“It’s a very grave situation,” said the Rev. Sam Owen, priest in charge of the Haitian Congregation of the Good Samaritan in the Bronx, New York, where he has served since 2012. “It is bad down there. I don’t think you can overstate that. It’s a distraction from the mission of the church. What the prayer book says is that our mission is to restore unity with God and people through Christ. And this is as ununified as you can get.”
As bishops and standing committees weigh whether to accept results of the June 2 vote, three possible possibilities loom large: Delicat could be consecrated bishop; a bishop provisional could step in; or the Diocese of Haiti’s standing committee could be empowered to govern with ecclesiastical authority. Opponents object to the last option because the committee is heavy with Duracin allies, and he’s critical of the idea, too, albeit for other reasons.
Vesting a standing committee with ecclesiastical authority “is always difficult for any diocese,” Duracin said. “But in this case, the unfounded accusations made against the members of the standing committee will make calling for another election problematic, at best.”
That sets the stage for supporters of Duracin and Delicat to wage their battle on two fronts. They are allied with a bishop who has been accused of authoritarianism, corruption, patronage, and vindictive tactics, such as frequently reassigning priests who have opposed him and not paying certain clergy for months or years. In Haiti, priests are paid by the diocese, which is funded by a stipend in the Episcopal Church’s budget.
An opposing faction draws inspiration from the legacy of former Suffragan Bishop Ogé Beauvoir, a cosmopolitan figure who has lived abroad and pursued a more progressive vision for the diocese, according to Tootle, who served as a missionary in Haiti before becoming a church fundraiser.
Now a second front has opened up to resist the perception of bullying at the hands of richer, whiter Americans in the Episcopal Church. Duracin and Delicat loyalists are pushing back against what they regard as a likelihood of new, colonialist-style meddling in Haitian affairs.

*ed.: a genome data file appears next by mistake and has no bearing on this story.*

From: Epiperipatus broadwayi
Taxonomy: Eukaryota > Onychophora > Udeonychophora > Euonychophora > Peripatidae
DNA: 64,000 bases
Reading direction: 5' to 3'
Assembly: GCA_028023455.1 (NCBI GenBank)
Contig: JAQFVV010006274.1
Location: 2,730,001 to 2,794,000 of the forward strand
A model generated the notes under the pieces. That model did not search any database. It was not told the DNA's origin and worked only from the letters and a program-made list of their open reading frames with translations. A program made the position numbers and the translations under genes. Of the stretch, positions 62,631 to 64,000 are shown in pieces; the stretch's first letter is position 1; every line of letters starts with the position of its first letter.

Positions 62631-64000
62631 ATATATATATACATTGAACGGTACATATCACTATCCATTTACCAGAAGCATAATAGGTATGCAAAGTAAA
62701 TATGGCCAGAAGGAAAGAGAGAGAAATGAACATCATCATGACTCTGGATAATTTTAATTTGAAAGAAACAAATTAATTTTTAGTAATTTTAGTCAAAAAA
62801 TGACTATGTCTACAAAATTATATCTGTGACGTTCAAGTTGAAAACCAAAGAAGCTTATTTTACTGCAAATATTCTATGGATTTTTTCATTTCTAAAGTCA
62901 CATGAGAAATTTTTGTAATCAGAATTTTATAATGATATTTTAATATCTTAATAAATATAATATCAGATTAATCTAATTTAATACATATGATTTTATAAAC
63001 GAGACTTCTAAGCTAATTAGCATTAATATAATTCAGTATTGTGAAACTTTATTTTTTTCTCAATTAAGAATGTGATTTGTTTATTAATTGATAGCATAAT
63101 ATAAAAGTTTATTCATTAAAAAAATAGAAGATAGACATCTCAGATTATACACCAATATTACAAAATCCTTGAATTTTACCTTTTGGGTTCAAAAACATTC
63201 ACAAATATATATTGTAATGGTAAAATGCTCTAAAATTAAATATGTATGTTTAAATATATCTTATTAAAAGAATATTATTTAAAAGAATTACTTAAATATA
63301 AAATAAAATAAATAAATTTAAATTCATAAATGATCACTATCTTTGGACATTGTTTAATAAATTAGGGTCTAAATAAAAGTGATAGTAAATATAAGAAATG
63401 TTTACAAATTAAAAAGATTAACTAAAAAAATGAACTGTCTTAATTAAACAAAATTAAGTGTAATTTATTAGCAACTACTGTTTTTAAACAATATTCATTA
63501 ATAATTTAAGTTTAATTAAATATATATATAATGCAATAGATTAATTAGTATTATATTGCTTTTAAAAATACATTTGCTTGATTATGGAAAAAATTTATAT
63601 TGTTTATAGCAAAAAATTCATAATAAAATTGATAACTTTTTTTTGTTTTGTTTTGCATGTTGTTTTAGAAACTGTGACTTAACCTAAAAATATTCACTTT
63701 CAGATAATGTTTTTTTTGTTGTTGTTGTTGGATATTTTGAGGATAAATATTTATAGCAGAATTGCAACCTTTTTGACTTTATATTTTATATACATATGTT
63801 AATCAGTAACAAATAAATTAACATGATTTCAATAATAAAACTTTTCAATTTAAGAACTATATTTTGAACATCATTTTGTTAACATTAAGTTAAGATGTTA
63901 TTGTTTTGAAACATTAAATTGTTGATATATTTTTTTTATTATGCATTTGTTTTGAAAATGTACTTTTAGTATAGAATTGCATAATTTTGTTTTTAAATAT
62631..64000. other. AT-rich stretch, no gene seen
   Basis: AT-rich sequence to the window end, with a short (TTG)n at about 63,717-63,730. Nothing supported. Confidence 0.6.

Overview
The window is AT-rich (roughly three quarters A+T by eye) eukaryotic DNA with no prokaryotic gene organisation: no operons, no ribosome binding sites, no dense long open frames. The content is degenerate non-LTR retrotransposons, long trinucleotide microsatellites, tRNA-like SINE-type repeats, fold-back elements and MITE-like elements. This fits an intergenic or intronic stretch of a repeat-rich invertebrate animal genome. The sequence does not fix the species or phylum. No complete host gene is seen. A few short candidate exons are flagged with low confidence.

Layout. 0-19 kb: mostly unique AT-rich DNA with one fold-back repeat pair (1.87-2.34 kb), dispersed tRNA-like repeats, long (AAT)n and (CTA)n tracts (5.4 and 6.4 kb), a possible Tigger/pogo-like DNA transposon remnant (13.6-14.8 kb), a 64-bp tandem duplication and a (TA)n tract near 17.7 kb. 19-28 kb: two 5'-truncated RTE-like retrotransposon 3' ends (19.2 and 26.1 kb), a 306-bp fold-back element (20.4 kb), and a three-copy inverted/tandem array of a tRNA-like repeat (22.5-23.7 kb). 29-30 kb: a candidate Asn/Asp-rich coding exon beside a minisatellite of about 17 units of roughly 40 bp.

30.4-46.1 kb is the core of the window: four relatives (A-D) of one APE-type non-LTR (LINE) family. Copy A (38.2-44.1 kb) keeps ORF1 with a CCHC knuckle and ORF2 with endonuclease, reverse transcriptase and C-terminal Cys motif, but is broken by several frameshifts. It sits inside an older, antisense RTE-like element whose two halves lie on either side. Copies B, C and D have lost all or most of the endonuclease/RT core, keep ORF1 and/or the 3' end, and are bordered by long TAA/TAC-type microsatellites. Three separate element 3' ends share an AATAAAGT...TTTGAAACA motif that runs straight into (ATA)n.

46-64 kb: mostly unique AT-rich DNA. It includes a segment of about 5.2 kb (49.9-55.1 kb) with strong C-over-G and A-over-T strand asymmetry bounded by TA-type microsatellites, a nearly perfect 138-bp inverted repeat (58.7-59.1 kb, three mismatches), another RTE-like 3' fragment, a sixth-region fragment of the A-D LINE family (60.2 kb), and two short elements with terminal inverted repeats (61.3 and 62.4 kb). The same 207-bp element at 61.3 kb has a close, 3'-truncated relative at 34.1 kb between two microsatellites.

“Many within the leadership of the Diocese of Haiti believe that the report represents an attempt by the American Episcopal Church to interfere in the lawful administration of the Episcopal Church in Haiti, reminiscent to the multiple American invasions of Haiti which have taken place since its emancipation in 1804,” Duracin said.
But observers say the situation in Haiti is too broken, too split along theological and class lines, to raise up effective local leadership.
“That diocese cannot elect someone from within their own ranks who can bring that diocese back together,” Tootle said. “That is not possible. It is that badly divided.”
Inspiring potential donors to support the diocese again, Tootle said, must involve three steps: establishing a Creole-speaking bishop provisional; installing a chief operating officer to manage diocesan resources; and galvanizing a more transparent, reinvigorated Haiti Partnership Committee to raise money for projects.
Resistance is to be expected, Tootle said, but that is not sufficient reason to let the church in Haiti collapse amid its divisions.
“It’s going to smack of colonialism no matter what,” Tootle said. “That plays right to the sensitivities of the Haitian people. So that’s a given that you’re going to have to deal with. I think you’re going to need a darn good plan and approach to deal with the fact that it’s there. Acknowledge it and prove it to be wrong through action.”
Update: September 14, 2018
Clarification: The story “Haiti Election Forces Reckoning” (Sept. 10, 2018) inadvertently mischaracterized how Dan Tootle describes a dynamic of the Diocese of Haiti’s factional divide. One side has been inspired by a progressive vision once championed by former Suffragan Bishop Ogé Beauvoir, but Beauvoir is not actively leading a factional movement in the Diocese, according to Tootle. The online version of the story has been corrected to reflect Tootle’s point more clearly.